An independent financial advisor does a lot more than just tell you how to invest your money. In fact, a lot of the work they do is ‘behind the scenes’ so I thought it was a good idea to share this information in a blog. This will give you a better idea of what a financial advisor does, and therefore whether you might benefit from having one. Devel…
 
Personal insurances such as Income Protection, Life insurance and Total and Permanent Disability (TPD) are becoming impossible to get unless you are in perfect health. This change has occurred gradually over the past few years but has now reached the point that it’s become a real concern. This has a number of consequences which I discuss below. Ins…
 
The bushfires in NSW and Queensland recently reinvigorated the conversation about global warming and whether the Australian government is doing enough to combat it. I’ll refrain from sharing my thoughts on this topic (I’m sure no one cares what I think about this anyway), but I thought it was timely to write a blog about sustainable investing. If y…
 
With the 2019 calendar year quickly drawing to a close, I thought it would be good to have a look at what next year might bring in terms of investment risks and opportunities. Over the years, I found that its best to form opinions on the economy by reading analysis/insights and attending economic briefings, whilst being careful to not overindulge. …
 
According to global bank Standard Chartered, the Chinese and Indian economies are expected to more than triple between 2017 and 2030. In fact, China’s Gross Domestic Product (a measure of a country’s economic output) is predicted to be more than double the USA. This is because the International Monetary Fund predicts that emerging economy growth ra…
 
Not more than 7 months ago, according to the media, investing in property was no longer a smart way to build wealth. Labor wanted to ban negative gearing, increase Capital Gains Tax (CGT), commentators were predicting that the market would crash by more than 20%, banks were tightening lending standards and so on. Since then, the world has returned …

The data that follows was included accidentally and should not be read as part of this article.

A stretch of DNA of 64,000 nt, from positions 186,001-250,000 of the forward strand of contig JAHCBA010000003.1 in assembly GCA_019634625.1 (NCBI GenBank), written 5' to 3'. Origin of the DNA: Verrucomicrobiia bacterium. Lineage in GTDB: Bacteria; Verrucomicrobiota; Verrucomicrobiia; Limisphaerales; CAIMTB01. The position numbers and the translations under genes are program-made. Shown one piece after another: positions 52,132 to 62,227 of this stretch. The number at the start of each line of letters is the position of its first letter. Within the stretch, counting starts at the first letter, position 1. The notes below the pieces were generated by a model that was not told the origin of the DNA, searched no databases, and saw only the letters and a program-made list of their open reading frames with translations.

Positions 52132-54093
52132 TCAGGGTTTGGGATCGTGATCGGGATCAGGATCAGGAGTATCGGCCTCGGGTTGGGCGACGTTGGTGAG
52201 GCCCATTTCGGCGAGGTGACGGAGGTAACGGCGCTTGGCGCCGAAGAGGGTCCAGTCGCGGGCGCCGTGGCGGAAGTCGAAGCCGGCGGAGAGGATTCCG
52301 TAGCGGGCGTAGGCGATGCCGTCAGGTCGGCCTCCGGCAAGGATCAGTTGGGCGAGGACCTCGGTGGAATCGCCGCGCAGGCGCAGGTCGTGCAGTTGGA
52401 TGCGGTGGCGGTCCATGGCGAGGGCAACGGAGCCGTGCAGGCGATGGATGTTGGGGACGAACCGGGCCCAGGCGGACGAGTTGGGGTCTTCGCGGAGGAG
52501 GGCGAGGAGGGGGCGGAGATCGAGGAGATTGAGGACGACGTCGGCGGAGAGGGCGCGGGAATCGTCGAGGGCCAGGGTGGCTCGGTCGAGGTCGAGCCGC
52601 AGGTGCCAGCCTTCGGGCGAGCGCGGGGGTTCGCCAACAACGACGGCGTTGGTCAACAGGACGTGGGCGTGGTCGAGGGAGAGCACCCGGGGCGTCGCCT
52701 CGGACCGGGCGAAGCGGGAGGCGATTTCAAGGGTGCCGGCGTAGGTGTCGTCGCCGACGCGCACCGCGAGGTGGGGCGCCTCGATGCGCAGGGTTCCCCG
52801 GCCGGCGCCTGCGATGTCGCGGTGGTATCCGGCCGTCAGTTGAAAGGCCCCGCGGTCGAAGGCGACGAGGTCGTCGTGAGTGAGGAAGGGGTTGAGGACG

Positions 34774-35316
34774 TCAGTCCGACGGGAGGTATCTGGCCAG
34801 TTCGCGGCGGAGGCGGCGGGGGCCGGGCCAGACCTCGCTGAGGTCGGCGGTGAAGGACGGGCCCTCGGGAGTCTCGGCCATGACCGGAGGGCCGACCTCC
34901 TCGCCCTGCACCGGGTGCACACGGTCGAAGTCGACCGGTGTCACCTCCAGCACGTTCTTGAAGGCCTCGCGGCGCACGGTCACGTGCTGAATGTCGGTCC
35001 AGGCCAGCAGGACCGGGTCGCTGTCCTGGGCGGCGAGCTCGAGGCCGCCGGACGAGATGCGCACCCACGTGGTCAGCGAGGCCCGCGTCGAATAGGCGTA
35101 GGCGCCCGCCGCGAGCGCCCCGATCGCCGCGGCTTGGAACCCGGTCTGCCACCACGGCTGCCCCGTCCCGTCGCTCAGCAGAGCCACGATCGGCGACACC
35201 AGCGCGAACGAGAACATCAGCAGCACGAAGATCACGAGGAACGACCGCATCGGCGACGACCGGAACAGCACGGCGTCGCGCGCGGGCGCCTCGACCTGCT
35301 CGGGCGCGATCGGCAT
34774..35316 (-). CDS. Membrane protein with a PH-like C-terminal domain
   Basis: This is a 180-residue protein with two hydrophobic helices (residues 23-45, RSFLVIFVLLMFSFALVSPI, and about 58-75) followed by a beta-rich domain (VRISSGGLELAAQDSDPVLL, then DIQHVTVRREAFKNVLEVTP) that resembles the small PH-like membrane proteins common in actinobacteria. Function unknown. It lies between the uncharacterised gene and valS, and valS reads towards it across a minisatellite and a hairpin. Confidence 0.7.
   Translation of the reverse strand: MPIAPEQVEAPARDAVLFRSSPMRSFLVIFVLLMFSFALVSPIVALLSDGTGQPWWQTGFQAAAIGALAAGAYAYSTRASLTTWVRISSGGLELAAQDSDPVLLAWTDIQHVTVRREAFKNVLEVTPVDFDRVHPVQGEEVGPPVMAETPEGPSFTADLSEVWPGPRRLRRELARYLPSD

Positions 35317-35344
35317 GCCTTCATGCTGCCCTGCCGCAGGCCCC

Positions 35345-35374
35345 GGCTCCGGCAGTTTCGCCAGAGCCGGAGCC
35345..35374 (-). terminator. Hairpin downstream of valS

Most investors and some homeowners have interest only loans. However, the option to repay interest only doesn’t last forever. Most mortgages have a term of 30 years. Typically, the first 5 years is interest only. After that term has expired, repayments automatically convert to principal plus interest. If you have an interest only loan that is appro…
 
It feels like there is more global uncertainty at the moment. Things such as a global or domestic economic recession, US/China trade war tensions, Brexit, Trump’s rhetoric, the prospect of zero (or negative) interest rates, what property prices might do here, all seem to dominate the news. You may find these matters confusing and they can create in…
 
According to the Australian Bureau of Statistics, first homeowner activity has increased by 51% since March 2016. First home buyers now account for just short of 20% of all new home loans. Whilst housing affordability has improved slightly recently, it is still tough for first home buyers to get onto the property ladder. However, the current low in…
 
In my experience, it is common for one spouse to have a greater interest in the family’s finances. In fact, the spouse that is ‘most interested’ typically takes fully responsibility for making the family’s financial decisions. However, there are some fundamental and important flaws with this approach which I’d like to share with you. What happens i…
 
The media loves to talk about the property market; will prices rise or fall over the next year? It’s really not that important. “Timing” the market is virtually valueless, as I concluded in this analysis last year. That said, I understand the psychology behind it. People want to buy at the bottom of the market, just before it takes off and only exp…
 
Many people feel investing in the share market is a complex and scary concept. This is often due to a lack of understanding. I have written a number of blogs about the advantages of index investing. However, I thought it might be useful to take a step back and take a look at the basics of share market investing. How does the stock market work? The …
 
Australian’s have a well-documented love affair with property. Many people pursue the “great Australian dream” of owning their own home and over 2.1 million taxpayers invest in property. Most Australian’s also invest in the share market too, via their superannuation. However, one of the decisions that many people struggle with is whether to invest …